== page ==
Board members worry about displaced students - WMC Action News 5 - Memphis, Tennessee

Board members worry about displaced students

Several Memphis City School Board members shared their concerns at a meeting Thursday about a number of students who will be displaced by the closing of one public housing project.

Renovations are already underway at Lamar Terrace. The mounds of dirt where the complex once stood will become University Place.

But 487 families living in Dixie Homes will need to relocate sometime this year, which could place a strain on some of Memphis' already over crowded schools.

"We have schools in Hickory Hill, Cordova, and in other parts of the community that are very overcrowded already," said school board member Deni Hirsch. "If those students get displaced, and end up with vouchers into those areas, we are already above capacity. What is that going to mean for us?"

Hirsch is the school board representative for the most overcrowded school in the district, Ross Elementary. Ross has a capacity of 926, but 1,183 students attend the school. The school is forced to used portables.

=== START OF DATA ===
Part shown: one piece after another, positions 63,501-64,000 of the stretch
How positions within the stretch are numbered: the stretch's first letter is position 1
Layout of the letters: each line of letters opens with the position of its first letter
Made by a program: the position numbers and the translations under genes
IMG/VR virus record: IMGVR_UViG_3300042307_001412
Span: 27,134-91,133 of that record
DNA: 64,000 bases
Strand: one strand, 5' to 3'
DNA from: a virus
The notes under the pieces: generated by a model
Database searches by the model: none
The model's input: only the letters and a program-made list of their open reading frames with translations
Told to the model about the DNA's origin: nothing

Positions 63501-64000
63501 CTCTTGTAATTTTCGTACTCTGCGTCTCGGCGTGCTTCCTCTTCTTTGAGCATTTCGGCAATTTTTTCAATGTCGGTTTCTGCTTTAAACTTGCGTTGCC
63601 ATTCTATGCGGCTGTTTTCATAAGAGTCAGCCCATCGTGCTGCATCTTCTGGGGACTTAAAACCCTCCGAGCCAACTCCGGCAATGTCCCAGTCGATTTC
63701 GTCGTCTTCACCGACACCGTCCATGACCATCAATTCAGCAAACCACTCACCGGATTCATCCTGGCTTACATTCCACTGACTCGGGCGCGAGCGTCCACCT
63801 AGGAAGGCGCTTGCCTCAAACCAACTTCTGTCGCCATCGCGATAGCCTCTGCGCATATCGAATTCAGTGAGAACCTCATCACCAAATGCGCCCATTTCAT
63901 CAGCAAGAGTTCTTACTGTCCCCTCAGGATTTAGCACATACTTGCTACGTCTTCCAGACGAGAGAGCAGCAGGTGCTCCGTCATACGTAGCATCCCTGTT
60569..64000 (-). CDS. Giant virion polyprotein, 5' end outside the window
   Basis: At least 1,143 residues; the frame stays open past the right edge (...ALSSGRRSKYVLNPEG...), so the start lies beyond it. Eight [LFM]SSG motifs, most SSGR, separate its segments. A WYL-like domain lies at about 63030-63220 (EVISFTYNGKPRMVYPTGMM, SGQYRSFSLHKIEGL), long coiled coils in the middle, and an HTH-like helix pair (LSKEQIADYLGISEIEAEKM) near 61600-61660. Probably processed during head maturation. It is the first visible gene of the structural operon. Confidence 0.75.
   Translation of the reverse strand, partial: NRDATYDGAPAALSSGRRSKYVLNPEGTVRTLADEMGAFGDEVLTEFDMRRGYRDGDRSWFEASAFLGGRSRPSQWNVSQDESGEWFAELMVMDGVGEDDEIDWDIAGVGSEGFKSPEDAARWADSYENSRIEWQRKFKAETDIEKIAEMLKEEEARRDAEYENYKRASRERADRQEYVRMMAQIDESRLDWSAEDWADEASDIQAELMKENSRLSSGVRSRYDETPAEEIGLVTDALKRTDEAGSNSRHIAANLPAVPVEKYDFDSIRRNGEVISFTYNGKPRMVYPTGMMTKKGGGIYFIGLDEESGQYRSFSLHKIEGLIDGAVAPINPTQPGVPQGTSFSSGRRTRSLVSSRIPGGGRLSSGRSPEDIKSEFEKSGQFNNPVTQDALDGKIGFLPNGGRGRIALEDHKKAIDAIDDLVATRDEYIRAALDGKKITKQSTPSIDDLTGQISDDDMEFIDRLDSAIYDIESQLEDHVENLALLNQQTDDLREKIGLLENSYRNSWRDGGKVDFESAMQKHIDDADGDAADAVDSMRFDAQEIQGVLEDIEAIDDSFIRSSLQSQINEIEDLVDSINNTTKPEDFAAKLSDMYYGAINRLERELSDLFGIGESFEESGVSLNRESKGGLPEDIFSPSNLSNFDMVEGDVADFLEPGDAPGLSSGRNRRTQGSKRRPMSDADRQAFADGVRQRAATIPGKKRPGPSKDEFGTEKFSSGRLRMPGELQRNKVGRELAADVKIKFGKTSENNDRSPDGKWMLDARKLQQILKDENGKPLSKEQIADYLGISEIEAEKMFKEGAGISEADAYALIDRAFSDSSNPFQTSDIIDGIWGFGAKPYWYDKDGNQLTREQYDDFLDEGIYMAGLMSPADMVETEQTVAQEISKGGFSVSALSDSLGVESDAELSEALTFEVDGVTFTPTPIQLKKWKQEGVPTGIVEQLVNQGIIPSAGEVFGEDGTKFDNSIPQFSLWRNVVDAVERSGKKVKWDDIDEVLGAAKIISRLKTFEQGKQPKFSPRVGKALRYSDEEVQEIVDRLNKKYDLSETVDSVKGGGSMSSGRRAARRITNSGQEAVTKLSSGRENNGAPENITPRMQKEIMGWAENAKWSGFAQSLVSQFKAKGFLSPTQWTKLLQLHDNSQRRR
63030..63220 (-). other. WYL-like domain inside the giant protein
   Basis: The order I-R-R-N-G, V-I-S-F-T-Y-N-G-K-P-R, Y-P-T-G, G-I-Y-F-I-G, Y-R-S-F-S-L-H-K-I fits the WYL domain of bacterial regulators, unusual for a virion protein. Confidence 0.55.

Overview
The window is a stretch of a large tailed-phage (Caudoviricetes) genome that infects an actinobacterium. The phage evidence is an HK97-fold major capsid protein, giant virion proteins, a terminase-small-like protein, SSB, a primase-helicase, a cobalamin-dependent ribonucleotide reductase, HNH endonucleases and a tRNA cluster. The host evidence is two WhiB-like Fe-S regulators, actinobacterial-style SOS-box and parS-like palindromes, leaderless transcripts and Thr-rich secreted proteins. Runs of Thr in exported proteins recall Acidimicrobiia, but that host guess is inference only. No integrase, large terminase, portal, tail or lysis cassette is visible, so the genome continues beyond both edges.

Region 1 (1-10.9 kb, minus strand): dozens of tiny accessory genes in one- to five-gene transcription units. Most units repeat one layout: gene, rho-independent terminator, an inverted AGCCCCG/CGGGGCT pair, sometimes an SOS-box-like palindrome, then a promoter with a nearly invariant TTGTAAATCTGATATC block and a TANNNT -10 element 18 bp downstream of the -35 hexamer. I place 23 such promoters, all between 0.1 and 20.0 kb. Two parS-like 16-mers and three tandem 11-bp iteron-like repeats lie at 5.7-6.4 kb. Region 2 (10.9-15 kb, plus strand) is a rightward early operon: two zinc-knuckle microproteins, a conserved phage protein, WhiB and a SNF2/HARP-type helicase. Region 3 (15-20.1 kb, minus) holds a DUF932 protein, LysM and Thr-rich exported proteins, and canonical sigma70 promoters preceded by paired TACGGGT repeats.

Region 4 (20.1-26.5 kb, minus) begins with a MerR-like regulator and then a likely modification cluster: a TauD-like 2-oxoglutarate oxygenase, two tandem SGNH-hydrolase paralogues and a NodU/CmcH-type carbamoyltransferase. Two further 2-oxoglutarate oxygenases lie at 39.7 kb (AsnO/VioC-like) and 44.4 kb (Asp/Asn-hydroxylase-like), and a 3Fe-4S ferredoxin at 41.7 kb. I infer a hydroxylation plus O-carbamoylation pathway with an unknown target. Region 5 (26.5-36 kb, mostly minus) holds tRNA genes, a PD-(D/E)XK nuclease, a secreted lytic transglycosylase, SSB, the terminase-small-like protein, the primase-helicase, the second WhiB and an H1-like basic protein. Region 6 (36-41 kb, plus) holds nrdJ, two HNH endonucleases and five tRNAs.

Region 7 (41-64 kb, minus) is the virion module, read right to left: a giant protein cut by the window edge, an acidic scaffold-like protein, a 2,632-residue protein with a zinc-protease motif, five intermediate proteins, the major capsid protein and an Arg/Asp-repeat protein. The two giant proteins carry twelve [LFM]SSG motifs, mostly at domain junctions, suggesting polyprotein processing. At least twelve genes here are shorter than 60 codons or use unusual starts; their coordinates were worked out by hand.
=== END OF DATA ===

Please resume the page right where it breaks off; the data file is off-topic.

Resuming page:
"We have no control over where people move when they're displaced," Hirsch said. "What we're asking for is to at least have a seat at the table."

Hirsch was speaking of seat at the table with the City of Memphis, as it makes changes to neighborhoods. School Board President Sara Lewis said the city is sharing information with the district, and that everyone is working to do what's best for students.

"We don't want to have children displaced, or parents chose to move from the inner city where they're at a school," Lewis said. "We don't want that and the city doesn't want that either."

Regardless of where families move, the district is required by federal mandate to accommodate any student.

The Department of Housing and Urban Development has awarded 285 Section 8 vouchers to the Memphis Housing Authority to help relocate Dixie Homes residents. Board members said it would be better if families were asked to relocate during the summer, so the district could measure any influx to its schools, and to keep students class time from being disrupted.

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